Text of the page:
The ASB Partnership for the Tropical Forest Margins just released a new policy brief – in both Spanish and English – on land-use planning for low-emissions development in the Peruvian Amazon Department of Ucayali. The policy brief describes lessons learned from a recent initiative of the Reducing Emissions from All Land Uses (REALU) project. Partner organizations involved in the REDD Mesa Ucayali, a committee of institutions interested in advancing programs to reduce emissions, carried out an exercise to evaluate land-use change, associated carbon stocks, and the cost and benefits of emissions in the context of livelihoods.
The Ministry of Environment (MINAM) invited members of the SECURED landscape team from ICRAF and CIAT to provide training on the Land-Use Planning for Low Emission Development Strategies (LUWES) methodology at a workshop. Based on this training MINAM is considering using this methodology in land-use planning processes across the country. Given that every region of the country has a mandate to create land-use plans, this process could be a vehicle for including considerations on the reduction of greenhouse gas emissions and the conservation of other ecosystem services in development plans. If successful, national-scale uptake of the LUWES tool will impact the entire country of Peru extending much farther beyond the SECURED landscape.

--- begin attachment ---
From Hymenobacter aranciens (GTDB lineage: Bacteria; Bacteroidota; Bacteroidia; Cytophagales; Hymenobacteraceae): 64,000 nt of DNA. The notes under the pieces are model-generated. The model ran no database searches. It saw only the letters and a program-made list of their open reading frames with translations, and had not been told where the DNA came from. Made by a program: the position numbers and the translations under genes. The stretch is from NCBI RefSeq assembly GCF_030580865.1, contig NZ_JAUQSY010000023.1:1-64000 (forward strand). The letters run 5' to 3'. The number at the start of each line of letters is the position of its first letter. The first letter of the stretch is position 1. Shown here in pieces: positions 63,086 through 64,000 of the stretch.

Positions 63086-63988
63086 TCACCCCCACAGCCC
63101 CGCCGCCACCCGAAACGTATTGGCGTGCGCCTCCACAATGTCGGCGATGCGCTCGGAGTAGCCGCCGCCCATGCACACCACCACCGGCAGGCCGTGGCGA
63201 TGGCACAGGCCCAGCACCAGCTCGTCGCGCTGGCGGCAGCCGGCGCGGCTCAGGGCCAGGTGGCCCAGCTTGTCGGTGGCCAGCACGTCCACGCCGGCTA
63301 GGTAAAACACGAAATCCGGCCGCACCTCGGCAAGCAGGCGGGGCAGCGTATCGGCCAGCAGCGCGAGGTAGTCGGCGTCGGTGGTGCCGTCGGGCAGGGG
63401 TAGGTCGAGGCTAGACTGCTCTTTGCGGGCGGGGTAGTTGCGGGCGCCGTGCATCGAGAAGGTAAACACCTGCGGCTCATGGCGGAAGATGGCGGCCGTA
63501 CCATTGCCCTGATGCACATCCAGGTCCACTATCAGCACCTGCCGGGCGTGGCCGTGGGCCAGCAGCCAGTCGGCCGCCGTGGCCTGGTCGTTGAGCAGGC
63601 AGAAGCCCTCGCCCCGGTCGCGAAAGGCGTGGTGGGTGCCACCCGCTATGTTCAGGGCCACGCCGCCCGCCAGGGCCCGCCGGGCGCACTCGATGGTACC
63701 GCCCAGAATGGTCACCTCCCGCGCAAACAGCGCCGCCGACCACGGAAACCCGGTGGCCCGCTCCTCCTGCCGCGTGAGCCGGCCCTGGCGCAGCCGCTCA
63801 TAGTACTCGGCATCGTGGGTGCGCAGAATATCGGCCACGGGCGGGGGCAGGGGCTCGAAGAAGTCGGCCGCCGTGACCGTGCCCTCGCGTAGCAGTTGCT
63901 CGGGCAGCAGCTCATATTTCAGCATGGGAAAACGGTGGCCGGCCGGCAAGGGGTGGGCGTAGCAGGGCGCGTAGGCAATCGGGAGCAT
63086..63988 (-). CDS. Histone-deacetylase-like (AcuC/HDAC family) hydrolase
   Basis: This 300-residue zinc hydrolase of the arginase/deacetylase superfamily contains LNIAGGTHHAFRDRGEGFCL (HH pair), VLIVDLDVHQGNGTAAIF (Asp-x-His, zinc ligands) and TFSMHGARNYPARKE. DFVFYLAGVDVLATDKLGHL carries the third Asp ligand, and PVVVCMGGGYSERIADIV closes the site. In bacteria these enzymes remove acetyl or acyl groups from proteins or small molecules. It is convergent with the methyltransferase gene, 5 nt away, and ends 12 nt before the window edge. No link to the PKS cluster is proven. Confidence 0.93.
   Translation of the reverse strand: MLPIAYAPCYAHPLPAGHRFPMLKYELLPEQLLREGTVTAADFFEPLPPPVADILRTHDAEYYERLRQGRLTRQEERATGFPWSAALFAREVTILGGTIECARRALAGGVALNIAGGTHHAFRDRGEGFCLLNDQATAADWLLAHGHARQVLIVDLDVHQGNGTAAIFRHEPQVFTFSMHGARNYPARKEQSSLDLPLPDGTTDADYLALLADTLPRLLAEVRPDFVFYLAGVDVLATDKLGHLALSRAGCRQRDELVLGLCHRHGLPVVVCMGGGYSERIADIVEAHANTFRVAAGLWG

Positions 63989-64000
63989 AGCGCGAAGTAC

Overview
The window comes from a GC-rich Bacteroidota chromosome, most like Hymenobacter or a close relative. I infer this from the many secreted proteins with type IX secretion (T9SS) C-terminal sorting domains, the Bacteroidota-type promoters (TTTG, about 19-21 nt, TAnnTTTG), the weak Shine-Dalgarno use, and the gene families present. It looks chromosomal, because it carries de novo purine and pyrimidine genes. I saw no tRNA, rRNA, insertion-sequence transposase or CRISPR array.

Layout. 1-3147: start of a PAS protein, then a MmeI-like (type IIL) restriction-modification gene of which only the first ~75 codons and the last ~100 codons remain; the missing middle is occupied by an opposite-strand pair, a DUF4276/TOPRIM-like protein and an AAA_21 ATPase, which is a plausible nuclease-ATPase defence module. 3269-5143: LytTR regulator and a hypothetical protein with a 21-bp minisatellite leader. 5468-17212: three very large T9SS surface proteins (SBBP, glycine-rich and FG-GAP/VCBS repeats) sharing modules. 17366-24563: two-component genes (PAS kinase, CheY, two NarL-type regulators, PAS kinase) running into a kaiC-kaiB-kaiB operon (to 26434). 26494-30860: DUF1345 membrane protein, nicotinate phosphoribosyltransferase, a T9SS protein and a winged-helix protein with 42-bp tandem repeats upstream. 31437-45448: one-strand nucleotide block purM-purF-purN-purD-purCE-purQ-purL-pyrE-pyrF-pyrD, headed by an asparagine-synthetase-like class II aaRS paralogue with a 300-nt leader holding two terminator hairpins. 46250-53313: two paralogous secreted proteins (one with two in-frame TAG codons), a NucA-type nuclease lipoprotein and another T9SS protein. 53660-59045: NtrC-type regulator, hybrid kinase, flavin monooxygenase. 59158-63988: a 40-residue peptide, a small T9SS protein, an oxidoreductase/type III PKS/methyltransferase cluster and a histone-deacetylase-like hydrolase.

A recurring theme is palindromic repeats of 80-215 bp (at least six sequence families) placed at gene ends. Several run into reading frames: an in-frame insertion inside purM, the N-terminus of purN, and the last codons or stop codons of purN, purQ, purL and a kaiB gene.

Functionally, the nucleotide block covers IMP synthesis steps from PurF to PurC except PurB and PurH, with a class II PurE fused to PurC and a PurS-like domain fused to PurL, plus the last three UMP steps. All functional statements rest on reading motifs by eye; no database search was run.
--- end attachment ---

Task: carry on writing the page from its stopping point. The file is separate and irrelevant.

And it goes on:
In combating climate change, interventions have mainly been channeled through two approaches – mitigation and adaptation. Activities to mitigate climate change include actions that reduce greenhouse gases and prevent further emissions. Adaptation refers to activities geared towards helping vulnerable communities already affected by climate change cope and build resilience.
Despite having intertwined objectives, the two practices were initially framed and have largely been pursued separately, leading to a lack of effectiveness and efficiency in concerted climate change actions.
Maps of tree cover that were used for developing schemes to reduce emissions from deforestation and degradation have errors. It’s all about scale and pixels, say Betha Lusiana and colleagues
By Robert Finlayson
The ability of any scheme to meet its national target to reduce greenhouse gas emissions from deforestation and forest degradation plus conservation (REDD+) requires understanding how its processes are linked across scales, from local through provincial to national and international levels. A single approach to reduce deforestation that is effective for a project in several villages might not be as effective at an aggregated level, such as a district.